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PROSITE documentation PDOC00865 [for PROSITE entry PS01123]

Thermonuclease domain signatures and profile





Description

Staphylococcus aureus secretes a thermostable nuclease (EC 3.1.31.1), known as thermonuclease (TNase) or staphylococcal nuclease (SNase), which is a calcium-dependent enzyme that catalyzes the hydrolysis of both DNA and RNA at the 5' position of the phosphodiester bond yielding 3'-mononucleotides and dinucleotides [1]. Three residues, two arginines and a glutamate, have been implicated in the catalytic mechanism.

The sequence of the TNase of S.aureus is evolutionary related [2,3,4] to that of other Staphylococcus as well as to:

  - Nuclease from the pSa plasmid of Shigella flexneri.
  - Escherichia  coli  plasmid RP4 parB protein, which is involved in  plasmid
    partition.
  - Escherichia coli plasmid R100 hypothetical protein (OrfA).
  - Rhizobium meliloti succinoglycan biosynthesis protein exoI.
  - Bacillus subtilis hypothetical protein yhcR.
  - Mycoplasma genitalium hypothetical lipoprotein MG186.
  - Haemophilus influenzae hypothetical protein HI1296.
  - Methanococcus jannaschii hypothetical protein MJ1439.
  - Yeast hypothetical protein Ygl085w.
  - A   38.1   Kd  protein  of  unknown  function  from  the  plant  Corydalis
    sempervirens.
  - Human  Epstein-Barr  virus  nuclear  antigen  2 (EBNA-2) coactivator p100,
    which contains  four repeats homologous to TNase. As each of these repeats
    lacks equivalent  TNase  catalytic  residues, they are unlikely to possess
    TNase-like activities,   but   may   mediate  single-stranded  DNA-binding
    function.
  - Caenorhabditis elegans F10g7.2 protein, which is similar to the human p100
    coactivator.

The TNase-like domain is about 150 residues long and consists of a highly twisted five stranded β-barrel and three helices. It folds into two subdomains consisting of an oligonucleotide/oligosaccharide-binding (OB)-fold and two C-terminal helices. The OB-fold consists of a five-stranded Greek-key β-barrel often capped by an α-helix located between the third and fourth strands. It is found in several proteins that bind nucleic acid as well as carbohydrates, whereas others bind protein receptors or small molecules [4].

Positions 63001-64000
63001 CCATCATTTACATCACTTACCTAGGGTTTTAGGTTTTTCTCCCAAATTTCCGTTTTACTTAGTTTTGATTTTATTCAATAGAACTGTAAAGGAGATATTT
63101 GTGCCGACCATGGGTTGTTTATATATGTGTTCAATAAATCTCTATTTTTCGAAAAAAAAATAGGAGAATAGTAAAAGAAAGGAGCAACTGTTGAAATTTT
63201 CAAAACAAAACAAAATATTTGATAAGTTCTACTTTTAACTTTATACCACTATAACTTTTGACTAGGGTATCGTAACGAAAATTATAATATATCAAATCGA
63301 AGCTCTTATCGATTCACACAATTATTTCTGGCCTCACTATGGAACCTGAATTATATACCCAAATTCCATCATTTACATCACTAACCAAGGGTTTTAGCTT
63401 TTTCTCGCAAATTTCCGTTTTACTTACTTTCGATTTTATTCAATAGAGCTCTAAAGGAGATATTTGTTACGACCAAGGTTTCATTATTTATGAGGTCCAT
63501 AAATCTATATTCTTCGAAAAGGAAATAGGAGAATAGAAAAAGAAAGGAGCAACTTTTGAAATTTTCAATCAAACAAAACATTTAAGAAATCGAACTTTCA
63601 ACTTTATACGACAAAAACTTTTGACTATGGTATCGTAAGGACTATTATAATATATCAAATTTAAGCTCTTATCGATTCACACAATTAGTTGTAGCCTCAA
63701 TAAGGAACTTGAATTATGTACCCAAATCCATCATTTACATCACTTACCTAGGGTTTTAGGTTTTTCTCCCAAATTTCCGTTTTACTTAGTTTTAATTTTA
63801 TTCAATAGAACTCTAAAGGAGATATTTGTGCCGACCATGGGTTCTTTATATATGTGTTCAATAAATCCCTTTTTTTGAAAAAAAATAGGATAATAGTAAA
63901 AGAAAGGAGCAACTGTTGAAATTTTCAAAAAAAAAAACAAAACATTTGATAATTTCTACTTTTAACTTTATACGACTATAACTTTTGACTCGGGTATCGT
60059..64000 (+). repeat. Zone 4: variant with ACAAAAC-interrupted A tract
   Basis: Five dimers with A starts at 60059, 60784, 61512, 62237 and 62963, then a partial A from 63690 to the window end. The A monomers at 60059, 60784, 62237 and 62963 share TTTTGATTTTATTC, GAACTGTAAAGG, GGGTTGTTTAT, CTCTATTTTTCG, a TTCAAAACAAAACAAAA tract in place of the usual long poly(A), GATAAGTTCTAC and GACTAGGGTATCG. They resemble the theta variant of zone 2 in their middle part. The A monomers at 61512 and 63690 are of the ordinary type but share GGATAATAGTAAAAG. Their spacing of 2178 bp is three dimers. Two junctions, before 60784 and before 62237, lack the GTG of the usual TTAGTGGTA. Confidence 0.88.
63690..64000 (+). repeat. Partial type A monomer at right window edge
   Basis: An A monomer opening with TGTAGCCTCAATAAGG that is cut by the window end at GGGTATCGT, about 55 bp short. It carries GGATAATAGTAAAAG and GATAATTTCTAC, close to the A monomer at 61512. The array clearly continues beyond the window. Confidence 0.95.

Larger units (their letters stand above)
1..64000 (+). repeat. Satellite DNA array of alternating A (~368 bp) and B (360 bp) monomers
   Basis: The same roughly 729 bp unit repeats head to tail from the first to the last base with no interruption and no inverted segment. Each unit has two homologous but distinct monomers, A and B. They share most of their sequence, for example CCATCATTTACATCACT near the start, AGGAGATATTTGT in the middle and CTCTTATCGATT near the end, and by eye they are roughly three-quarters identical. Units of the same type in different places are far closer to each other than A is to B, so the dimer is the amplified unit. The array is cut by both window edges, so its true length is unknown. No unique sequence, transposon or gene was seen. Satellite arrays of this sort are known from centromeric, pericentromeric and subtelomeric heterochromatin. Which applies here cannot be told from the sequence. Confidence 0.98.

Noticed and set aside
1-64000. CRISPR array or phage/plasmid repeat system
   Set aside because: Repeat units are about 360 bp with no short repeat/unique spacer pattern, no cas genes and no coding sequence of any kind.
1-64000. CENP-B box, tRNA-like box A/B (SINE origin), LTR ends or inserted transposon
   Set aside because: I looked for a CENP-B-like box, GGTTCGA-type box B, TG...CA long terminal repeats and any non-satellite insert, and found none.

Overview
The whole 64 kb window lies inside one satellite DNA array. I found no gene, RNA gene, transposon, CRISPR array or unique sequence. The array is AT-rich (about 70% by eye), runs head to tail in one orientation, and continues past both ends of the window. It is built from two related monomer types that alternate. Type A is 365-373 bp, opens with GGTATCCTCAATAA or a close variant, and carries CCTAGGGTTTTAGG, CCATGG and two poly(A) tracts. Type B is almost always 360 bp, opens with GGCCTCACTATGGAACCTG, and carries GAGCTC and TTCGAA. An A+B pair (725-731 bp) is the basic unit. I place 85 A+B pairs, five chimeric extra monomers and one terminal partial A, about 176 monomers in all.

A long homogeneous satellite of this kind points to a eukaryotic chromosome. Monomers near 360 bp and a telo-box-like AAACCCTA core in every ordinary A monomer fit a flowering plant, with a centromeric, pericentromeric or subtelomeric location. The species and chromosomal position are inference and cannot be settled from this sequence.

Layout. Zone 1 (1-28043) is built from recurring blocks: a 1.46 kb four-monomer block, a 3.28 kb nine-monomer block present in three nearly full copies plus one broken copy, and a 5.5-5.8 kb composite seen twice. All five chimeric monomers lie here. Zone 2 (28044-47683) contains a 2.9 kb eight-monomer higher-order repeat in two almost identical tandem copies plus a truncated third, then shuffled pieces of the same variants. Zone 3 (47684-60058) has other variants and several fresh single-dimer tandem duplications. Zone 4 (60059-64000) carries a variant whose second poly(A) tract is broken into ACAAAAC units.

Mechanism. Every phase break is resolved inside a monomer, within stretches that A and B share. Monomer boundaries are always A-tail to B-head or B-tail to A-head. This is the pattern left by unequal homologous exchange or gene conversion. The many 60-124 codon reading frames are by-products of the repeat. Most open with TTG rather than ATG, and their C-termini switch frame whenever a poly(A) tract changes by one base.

We developed two signature patterns based on conserved regions that each contain active site residues. We also developed a profile that spans the entire TNase-like domain.

Last update:

April 2006 / Pattern revised.

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Technical section

PROSITE methods (with tools and information) covered by this documentation:

TNASE_1, PS01123; Thermonuclease family signature 1  (PATTERN)

TNASE_3, PS50830; Thermonuclease domain profile  (MATRIX)

TNASE_2, PS01284; Thermonuclease family signature 2  (PATTERN)


References

1AuthorsHynes T.R. Fox R.O.
TitleThe crystal structure of staphylococcal nuclease refined at 1.7 A resolution.
SourceProteins 10:92-105(1991).
PubMed ID1896431

2AuthorsChesneau O. el Solh N.
TitlePrimary structure and biological features of a thermostable nuclease isolated from Staphylococcus hyicus.
SourceGene 145:41-47(1994).
PubMed ID8045422

3AuthorsPonting C.P.
TitleP100, a transcriptional coactivator, is a human homologue of staphylococcal nuclease.
SourceProtein Sci. 6:459-463(1997).
PubMed ID9041650

4AuthorsCallebaut I. Mornon J.-P.
TitleThe human EBNA-2 coactivator p100: multidomain organization and relationship to the staphylococcal nuclease fold and to the tudor protein involved in Drosophila melanogaster development.
SourceBiochem. J. 321:125-132(1997).
PubMed ID9003410



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